#2 – Quality Time

Here the emphasis is on good times together, whether in great conversations or activities. The ADHD partner may find it difficult to stay tuned in and tracking conversations amidst distractions. Or interrupt too soon, so they don’t forget a thought about what you are saying. They may find it difficult to plan special future-focused occasions. The non-ADHD partner may perceive the ‘tune-outs’ as not caring or interested or be frustrated with the interruptions. Or they may feel like if anything happens with quality time together and special occasions, it’s up to them to do all the planning and preparation and the perception the couple’s time together is not a priority of their partners.

Here are a few things that can help when this gets in the way. Pause for a moment before starting conversations and consider what distractions need to be managed. Put on your curiosity hat to help you listen deeply and tune in to what is being said from a place of interest and non-judgment. Be mindful of the timing and a partner’s ability to attend. Have a scratch pad handy to note your thoughts to avoid interrupting. Develop a skill to pause and check in after expressing a key point to help your partner have a turn to clarify or respond. As far as quality time together, find a balance. Brainstorm together a short list of spontaneous “anytime” activities as well as those that are future-focused, requiring some preparation. You can divvy up special occasions for who takes the lead or surprise the other by setting the intention and initiating the invitation before they have a chance. “I have an idea for Saturday…What do you think?” Or, “Next month is our anniversary; I would love to plan something special if that is okay with you.”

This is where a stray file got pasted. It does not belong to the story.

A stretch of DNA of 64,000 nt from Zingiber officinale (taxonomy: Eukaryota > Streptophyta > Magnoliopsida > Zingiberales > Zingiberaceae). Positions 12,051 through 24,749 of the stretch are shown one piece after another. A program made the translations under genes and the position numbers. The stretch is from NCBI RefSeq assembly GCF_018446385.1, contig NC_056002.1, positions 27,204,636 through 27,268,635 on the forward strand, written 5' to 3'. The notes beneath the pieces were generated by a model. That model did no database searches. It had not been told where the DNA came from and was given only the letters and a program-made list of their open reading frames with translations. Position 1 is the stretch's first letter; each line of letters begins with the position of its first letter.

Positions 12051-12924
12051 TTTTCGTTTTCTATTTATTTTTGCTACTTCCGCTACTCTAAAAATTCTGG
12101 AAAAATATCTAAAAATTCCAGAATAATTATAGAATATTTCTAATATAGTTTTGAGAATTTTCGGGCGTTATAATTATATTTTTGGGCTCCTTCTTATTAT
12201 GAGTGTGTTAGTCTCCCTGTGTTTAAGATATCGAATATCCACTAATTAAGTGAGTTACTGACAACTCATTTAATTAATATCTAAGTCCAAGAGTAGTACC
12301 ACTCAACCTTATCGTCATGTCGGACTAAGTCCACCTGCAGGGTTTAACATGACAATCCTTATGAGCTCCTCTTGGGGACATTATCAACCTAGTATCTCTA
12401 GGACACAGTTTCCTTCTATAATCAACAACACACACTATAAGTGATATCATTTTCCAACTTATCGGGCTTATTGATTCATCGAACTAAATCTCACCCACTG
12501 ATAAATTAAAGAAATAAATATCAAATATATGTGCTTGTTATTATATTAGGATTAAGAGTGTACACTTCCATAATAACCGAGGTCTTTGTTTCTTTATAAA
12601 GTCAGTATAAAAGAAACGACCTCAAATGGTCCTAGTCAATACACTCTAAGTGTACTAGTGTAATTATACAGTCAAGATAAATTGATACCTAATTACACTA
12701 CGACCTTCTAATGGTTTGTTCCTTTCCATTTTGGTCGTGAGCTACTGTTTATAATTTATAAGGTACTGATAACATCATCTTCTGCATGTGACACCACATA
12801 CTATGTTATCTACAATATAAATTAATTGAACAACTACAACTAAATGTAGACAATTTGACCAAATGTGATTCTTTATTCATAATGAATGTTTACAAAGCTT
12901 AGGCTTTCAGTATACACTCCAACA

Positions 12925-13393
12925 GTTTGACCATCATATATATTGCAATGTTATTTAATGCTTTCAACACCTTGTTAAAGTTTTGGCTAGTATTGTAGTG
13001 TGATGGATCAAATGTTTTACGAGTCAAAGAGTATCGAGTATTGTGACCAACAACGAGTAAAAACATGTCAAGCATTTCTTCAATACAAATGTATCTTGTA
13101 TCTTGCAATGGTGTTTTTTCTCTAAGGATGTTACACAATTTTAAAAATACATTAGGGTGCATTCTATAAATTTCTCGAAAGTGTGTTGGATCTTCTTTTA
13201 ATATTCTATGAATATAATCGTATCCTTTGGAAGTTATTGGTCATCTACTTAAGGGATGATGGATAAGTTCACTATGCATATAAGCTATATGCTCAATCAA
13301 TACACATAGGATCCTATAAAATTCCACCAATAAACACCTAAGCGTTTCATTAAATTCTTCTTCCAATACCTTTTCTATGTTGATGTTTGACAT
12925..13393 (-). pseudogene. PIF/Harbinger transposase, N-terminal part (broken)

#3 – Receiving Gifts

Gifts can be a tangible token or a gift of our presence and support. The main idea is the significance of the gift and the thoughtfulness and caring it represents. The ADHD partner might get stuck at the last minute and wait too long to take action or forget altogether. They may miss an important cue to provide support. The non-ADHD partner may have conflicts with spending or feel depleted with always having to remind about gifts.

If this is your partner’s love language, initiate a conversation on gifts and what is meaningful for each of you. Identify parameters as a couple to manage expectations and avoid spending too much. Do the same with identifying the top two to three things that convey you are loved with the presence and support of the other. Don’t turn your partner into a mind-reader. It’s okay to ask when you need it.

#4 – Acts of Service

This is where doing something for the other conveys I love you. A big watch out here is maintaining a balance with what you do. An ADHD-impacted relationship often struggles when the balance in the relationship is off-kilter in an unhealthy parent-child dynamic around responsibilities, expectations, and follow-through.